Nathan, a police state scenario is far from the only option; in a time of economic crisis, most people cheer decisive action, which obviates the need for police state measures. Of course you're right that the measures I've discussed won't work forever, but they don't have to; they just have to stop the immediate panic, so that the economy can settle back into its present state of slow strangulation.

Btidwell, the vast majority of people on this planet have much less in the way of wealth than you and I do, and yet they still find life worth living, by and large. My guess is that when people in America and elsewhere no longer have their current distractions blaring at their minds, they'll find that quality of life has a lot less to do with consumer goods than they thought.

Ana's Daughter, it might be worth compiling a little handbook of such phrases.

Redneck, yes, I'm keeping Milankovich et al. in mind. The temperature spike from anthropogenic global warming is a transient phenomenon piled atop the normal climate cycle, so after maybe a thousand years of higher than normal temperatures, the normal cycle will resume and down we go into the next ice age. If you recall my piece on the next ten billion years, I factored that in.

Matthew, I didn't say that it irritated all my readers!

Renaissance, funny that you should mention that. I'm in the latter stages of the novelization of "How It Could Happen," Twilight's Last Gleaming, and I've been taking detailed notes on the Crimean crisis to fill in details for the fictional Tanzanian crisis in the novel...

John Michael Greer said...

Faoladh, exactly; it's not trivial at all. For what it's worth, I expect birth rates to go down over much of the world, the way they did in the post-Soviet states, and for death rates to climb steeply as antibiotics lose the race with microbial resistance, public health collapses, and malnutrition and stress-related phenomena such as alcoholism and drug abuse become even more common than they are now. Over that background pattern of fewer births and many more deaths, you get bursts of morbidity and mortality driven by wars, famines, epidemics, natural disasters that governments no longer have the resources to mitigate, and so on. It's not a pretty picture, but it's fairly standard for a civilization in the course of decline and fall.

deedl said...

Very important Article. Confirmation Bias is a topic too rarely discussed in any context, despite its appearance all over the disputing world. There are two additional phenomenons i would like to add to complete the overview about argumentative traps: Cognitive dissonance and false induktion.

Cognitive dissonance is the condition when the world in your mind differs from the world of your senses. So whenever you face facts that contradict whataver you thought to be true, you have to cope with that. There are three strategies: Adapting, ignoring and discrediting. You can work on your view of the world and adapt it to the facts, you can ignore reality and then live with the uneasy feeling that someting is wrong or you can attack the fact (or the messenger) to defend your worldview. Those are the cornucopians clinging to their business as usual hopes.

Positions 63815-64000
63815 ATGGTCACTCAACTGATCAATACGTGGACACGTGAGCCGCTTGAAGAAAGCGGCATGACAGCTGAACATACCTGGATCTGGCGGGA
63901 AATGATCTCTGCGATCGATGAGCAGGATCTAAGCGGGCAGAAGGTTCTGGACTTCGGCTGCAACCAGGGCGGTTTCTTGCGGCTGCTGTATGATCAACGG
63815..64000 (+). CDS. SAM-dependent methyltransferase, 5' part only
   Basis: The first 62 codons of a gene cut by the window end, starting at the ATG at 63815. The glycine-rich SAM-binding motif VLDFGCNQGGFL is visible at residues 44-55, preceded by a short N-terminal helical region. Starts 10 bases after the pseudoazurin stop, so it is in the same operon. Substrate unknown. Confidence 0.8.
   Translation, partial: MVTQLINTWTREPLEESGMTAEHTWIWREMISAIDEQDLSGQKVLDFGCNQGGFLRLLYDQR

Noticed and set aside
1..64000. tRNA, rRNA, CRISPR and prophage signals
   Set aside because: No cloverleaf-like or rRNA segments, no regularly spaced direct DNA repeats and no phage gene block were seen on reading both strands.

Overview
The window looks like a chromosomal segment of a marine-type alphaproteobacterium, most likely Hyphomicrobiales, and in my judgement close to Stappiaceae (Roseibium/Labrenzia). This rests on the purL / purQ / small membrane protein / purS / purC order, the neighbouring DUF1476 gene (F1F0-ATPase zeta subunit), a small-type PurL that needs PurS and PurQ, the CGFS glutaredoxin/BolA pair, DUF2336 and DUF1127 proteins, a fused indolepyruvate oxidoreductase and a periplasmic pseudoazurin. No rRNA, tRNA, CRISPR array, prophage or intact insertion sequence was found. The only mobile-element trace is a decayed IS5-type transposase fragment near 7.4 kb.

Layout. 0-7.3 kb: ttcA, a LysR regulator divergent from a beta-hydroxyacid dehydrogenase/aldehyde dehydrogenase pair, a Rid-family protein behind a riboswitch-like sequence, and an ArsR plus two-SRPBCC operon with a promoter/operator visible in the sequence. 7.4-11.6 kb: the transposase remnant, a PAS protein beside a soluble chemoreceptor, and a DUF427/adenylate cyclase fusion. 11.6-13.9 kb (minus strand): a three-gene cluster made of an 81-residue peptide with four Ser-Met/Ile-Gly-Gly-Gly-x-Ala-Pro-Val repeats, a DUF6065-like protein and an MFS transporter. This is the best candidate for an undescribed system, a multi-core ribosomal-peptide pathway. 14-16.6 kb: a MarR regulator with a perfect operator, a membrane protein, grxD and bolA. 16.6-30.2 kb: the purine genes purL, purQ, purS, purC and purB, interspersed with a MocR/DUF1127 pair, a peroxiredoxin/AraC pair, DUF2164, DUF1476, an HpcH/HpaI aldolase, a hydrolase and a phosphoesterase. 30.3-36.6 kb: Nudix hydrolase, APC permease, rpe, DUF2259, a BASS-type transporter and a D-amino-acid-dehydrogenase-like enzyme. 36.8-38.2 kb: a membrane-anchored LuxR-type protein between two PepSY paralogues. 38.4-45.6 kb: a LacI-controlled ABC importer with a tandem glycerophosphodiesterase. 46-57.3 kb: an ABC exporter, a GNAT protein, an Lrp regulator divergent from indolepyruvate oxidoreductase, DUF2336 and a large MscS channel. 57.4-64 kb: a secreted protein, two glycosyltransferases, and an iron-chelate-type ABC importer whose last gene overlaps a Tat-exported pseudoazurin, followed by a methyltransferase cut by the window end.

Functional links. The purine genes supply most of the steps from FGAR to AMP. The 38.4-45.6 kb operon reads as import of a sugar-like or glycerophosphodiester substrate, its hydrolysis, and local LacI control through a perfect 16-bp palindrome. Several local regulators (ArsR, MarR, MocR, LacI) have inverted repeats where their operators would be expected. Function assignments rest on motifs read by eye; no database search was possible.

False induktion is a logical mistake of confusing necessities und sufficiencies. For example oil is sufficient to heat your house. But the same is true for wood, coal, geothermy and even bodyheat (when combined with super insulation). So the fact that oil is sufficient to heat the house does not mean that without oil the house can not be heated, because oil is not necessary, just sufficient. Many peak oilers list all the things oil is sufficient for and then claim that it would be a necessaty for this. Those are the doomsters in the argumentation.

Finally i want just add how to deal properly with the social science dilemma of not making experiments but just observing different economies/societies and then conclude based on the observation. Let us assume for example, that a scientist crunches properly collected data and finds that countries with a minimum wage are poorer then countries without. Proper scientific treatment of this observation means to equally consider four causal connections:

1. minimum wage causes nations to be poor (the confirmation biased neoliberal would stop here)
2. poorness causes nations to install a minimum wage (the confirmation biased politically left one would stop here, thinking he is smart, because he considered one causal connection more then the neoliberal)
3. a third variable not measured causes both the minimum wage and the poorness (for example governments that have a certain set of ideology install the minimum wage together with other measures that couse the poorness, here the third variable would be the ideological mindest)
4. There is no causal connection between poorness and minimum wage, their correlation is just chance.